The worry is that a mandate to be more "broad" from Stankey will mean that series like Looking or Insecure or In Treatment or even The Leftovers simply won't get made. Worse, what if "broad" in Stankey's view means Ice and Hit the Road, two total clunkers at AT&T Audience Network.
Perception. It's a problem.
And what will Stankey's reaction be if the newly mandated HBO turns out something like Condor, which came out in June on Audience Network and, despite two Academy Award-winning actors in William Hurt and Mira Sorvino, plus Brendan Fraser, quickly got lost in the Peak TV clutter without any trace?
Timing. It's a real thing in TV.
But just when HBO seemed to get the worst of this news cycle and Netflix — fresh off its headline-grabbing 112 Emmy nominations — was basking in a better light, something happened.
Here's the THR headline: "Netflix Stock Plummets on Weak Subscriber Growth." Everybody else trumpeted it as well. If you're a fan of schadenfreude — and that's a Hollywood personality staple — you could sense the glee industrywide. The number of executives who have expressed to me anger about Netflix's spending billions more on content than it actually makes in profit — and predicting a downfall when worldwide subscribers tail off — well, they are numerous. And they might be right. But maybe not right enough to level the playing field.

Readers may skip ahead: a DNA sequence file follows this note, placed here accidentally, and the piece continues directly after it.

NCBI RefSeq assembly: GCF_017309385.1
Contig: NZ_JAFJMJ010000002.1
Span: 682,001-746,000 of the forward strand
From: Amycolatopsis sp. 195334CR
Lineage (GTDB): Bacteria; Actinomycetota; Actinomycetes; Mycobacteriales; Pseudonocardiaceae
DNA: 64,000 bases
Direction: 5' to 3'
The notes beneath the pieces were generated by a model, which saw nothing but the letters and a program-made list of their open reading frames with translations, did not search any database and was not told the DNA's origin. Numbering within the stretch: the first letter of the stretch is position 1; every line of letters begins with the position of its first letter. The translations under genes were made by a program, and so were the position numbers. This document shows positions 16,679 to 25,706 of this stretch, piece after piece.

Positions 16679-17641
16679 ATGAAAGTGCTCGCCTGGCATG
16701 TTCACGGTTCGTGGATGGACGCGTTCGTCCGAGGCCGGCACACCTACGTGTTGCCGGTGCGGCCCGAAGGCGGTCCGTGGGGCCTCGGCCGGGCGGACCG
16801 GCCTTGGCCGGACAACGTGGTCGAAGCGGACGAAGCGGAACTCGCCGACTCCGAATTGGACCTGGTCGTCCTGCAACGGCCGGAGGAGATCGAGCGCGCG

Announcing its second-quarter earnings, Netflix revealed that it had added 5.15 million new subscribers when it had projected 6.2 million, with the biggest drop being internationally, where it pulled in 4.47 million subscribers after projecting 5 million. The streaming giant lowered its projections for the next quarter both domestically (where the market is pretty saturated) and internationally. All of this just four days after that Emmy glory.
This is the future for Netflix that disgruntled competitors have predicted. The constant overspending in an effort to lock up the market as rivals (Disney, Apple, etc.) get in the game. The mantra, expressed with more doubt in years past, that Netflix was running out of worldwide real estate. A reckoning was coming — from Wall Street.
Are we there yet?
It would be hard to bet against it, given that 2019 will bring Disney, a proven force, into the streaming world in a huge way and Apple, unproven in television but certainly to be feared, right alongside. Hulu is ramping up. Threats are everywhere. It's not just a matter of expecting a smaller piece of the available subscriber pie — domestically, Netflix might have to face subscriber losses. As the other players, including the already established Amazon, start fighting harder internationally, losses could mount there as well.
But if you're taking the long view on Netflix, it can't be this Pyrrhic victory of Emmy rise and stock plunge. The brand is too strong. Its bench is too deep and diverse, and the volume too appealing given the asking price. It is and will remain a market leader. In the years to come, yes, it will pay for its overspending, but its overspending likely cemented its long-term life support. Nobody currently paying for Netflix believes they can plow through the content and suddenly come up disappointed in two years with nothing to watch.
And during that time, Netflix will extend its Emmy nomination title and certainly increase its win totals. Emmy nominations, Emmy wins, Emmy buzz — it all contributes to the same thing: a belief that you need to subscribe.
That's perception, too. It works both ways.
If any number of HBO's upcoming offerings light the imagination of TV lovers (as expected), then somebody will be calling that good timing.
In the meantime, don't be too worried about either company.